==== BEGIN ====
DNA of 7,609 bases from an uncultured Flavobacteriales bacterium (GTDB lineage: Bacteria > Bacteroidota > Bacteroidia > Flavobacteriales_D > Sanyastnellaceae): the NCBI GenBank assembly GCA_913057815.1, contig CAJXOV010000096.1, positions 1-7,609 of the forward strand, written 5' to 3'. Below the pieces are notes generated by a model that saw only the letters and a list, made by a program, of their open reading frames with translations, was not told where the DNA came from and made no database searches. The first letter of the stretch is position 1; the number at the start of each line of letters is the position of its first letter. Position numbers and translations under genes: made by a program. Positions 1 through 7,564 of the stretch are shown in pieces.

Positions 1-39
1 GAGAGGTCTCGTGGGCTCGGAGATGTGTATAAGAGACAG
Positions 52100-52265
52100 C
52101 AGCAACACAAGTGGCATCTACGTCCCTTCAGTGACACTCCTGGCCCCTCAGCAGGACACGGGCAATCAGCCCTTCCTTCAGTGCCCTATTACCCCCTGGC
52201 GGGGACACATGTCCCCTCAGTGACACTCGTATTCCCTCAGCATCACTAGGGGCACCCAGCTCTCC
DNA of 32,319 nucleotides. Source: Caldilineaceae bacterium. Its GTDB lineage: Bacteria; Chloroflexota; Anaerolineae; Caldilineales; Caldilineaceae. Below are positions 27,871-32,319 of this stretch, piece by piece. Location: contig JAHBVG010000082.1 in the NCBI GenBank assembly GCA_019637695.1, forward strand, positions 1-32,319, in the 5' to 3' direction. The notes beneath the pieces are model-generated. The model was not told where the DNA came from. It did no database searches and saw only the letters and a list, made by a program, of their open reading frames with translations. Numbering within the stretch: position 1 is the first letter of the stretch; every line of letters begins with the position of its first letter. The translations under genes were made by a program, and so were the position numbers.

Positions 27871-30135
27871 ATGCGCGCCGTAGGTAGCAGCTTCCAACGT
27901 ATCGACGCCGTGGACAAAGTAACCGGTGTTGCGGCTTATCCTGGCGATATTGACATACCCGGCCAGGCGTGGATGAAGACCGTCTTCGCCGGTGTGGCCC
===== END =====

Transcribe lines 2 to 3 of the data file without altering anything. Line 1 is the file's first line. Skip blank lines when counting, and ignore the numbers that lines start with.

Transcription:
Positions 1-39
1 GAGAGGTCTCGTGGGCTCGGAGATGTGTATAAGAGACAG